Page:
The Yellow Jackets came into the game shooting 45 percent from the floor against a less-than-robust nonconference schedule and scoring 71 points a game. Wake played some man, it played some zone, and it pressed, none of which kept Tech from shooting 56 percent from the floor and scoring 20 points more than its average.

But final tally and shooting percentage only begin to tell the sad tale of where Wake basketball is today. As I’ve mentioned many times, I watch from home these days with a pad on my lap charting number of stops the Deacons get on defense – because I’ve long-since concluded porous defense is their most pressing and longstanding problem.

I actually had to check my figures with the play-by-play from the Wake Athletics website to make sure the Deacons’ defense was as abysmal as I had charted. Turns out it was worse.

Georgia Tech crossed midcourt with the basketball 42 times in the second half, and either scored or got fouled (or both) 29 times. And once the Yellow Jackets got to really rolling, there were rarely stopped.

The headline from the official Wake website says the Deacons’ rally fell short (I know, I know, whoever is responsible has to write something), but it’s hard to rally when the opponent is scoring every time down. Tech scored or got fouled (or both) the last nine times it had the ball, 13 of the last 14 times and 15 of the last 17.

The pattern I’ve noticed as that the Deacons’ defense gets more and more porous as the game wears on, which explains why Wake is as good a bet as any to finish dead last in the ACC – in Danny Manning’s fifth season as head coach.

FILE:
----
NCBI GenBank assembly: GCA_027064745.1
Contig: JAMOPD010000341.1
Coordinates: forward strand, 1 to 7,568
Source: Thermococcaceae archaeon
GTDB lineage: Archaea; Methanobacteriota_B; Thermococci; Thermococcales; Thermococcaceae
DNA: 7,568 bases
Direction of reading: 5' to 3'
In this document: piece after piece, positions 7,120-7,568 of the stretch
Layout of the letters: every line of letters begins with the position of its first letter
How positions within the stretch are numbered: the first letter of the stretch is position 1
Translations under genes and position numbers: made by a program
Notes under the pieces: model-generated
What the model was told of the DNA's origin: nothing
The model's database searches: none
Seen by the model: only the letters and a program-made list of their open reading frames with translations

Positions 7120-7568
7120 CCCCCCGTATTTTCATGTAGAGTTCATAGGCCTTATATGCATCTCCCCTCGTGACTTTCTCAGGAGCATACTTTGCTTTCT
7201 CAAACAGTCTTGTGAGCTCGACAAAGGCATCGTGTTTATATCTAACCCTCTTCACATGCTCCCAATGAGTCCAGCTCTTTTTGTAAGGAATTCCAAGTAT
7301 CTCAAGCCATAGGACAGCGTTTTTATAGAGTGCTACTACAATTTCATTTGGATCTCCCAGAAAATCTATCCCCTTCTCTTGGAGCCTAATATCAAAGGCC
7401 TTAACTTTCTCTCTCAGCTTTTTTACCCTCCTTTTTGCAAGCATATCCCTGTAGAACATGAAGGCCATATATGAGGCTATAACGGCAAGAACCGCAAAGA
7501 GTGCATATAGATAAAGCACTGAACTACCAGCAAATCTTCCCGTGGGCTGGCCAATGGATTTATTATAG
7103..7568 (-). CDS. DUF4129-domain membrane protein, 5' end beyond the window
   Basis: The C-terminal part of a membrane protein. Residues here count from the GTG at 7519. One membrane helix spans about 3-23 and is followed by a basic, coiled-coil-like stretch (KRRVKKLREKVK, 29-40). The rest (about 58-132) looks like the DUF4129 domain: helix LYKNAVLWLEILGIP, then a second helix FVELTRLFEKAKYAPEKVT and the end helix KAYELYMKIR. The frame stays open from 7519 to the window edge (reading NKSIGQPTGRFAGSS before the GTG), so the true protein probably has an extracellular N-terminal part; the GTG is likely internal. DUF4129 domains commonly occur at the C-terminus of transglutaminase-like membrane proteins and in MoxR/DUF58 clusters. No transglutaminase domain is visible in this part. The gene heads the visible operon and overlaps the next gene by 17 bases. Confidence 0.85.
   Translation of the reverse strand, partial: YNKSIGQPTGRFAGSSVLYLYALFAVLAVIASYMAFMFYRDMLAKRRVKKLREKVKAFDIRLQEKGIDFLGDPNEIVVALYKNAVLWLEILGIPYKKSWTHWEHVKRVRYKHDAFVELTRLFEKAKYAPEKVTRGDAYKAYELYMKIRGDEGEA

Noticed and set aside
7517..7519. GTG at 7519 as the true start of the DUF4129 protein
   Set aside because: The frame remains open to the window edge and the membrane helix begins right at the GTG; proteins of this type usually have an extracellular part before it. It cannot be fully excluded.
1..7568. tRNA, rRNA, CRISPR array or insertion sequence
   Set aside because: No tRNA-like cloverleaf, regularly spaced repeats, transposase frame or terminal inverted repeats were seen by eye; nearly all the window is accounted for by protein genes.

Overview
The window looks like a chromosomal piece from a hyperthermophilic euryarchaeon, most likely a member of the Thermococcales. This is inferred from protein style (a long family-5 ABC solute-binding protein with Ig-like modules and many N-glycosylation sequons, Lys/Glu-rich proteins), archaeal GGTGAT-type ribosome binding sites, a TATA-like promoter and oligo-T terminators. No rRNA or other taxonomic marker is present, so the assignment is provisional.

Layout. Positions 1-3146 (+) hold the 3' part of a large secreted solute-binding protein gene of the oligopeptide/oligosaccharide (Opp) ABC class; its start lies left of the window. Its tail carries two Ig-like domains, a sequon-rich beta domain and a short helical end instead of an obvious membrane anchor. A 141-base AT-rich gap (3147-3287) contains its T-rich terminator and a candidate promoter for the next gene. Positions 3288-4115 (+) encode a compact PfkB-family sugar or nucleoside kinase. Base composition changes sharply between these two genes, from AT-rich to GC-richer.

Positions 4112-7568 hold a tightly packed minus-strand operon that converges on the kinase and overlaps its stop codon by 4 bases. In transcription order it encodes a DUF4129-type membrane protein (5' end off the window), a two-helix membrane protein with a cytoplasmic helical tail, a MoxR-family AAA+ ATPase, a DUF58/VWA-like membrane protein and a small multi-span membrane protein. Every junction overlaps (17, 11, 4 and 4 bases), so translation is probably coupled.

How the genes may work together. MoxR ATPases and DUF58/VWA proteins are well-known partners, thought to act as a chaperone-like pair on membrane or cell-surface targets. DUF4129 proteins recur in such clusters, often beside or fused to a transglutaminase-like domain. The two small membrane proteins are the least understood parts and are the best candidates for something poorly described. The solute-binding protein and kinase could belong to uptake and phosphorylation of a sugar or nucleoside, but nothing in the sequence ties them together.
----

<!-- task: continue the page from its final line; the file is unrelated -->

The rank-and-file fans have been wise to the dumpster fire consuming their once proud program, but the problem is, any and all protestations are falling on deaf ears. Best anyone can tell, the man most responsible for the plight of all Wake athletics, Ron Wellman, simply no longer cares.

Wake can finish 12th, 14th, 10th and 14th in the ACC under the same coach while players leave in droves and the program is relegated to irrelevance, and what does Wellman do?

He extends Manning’s contract.

There’s been a report floating around for some time from Jeff Goodman of ESPN that Manning’s contract will run through the 2024-25 season and that its fully guaranteed to the tune of $18 million.

When asked, Wellman fell back on the usual dodge provided him by Wake’s status as a private institution.

“We do not comment on contract details,’’ Wellman said.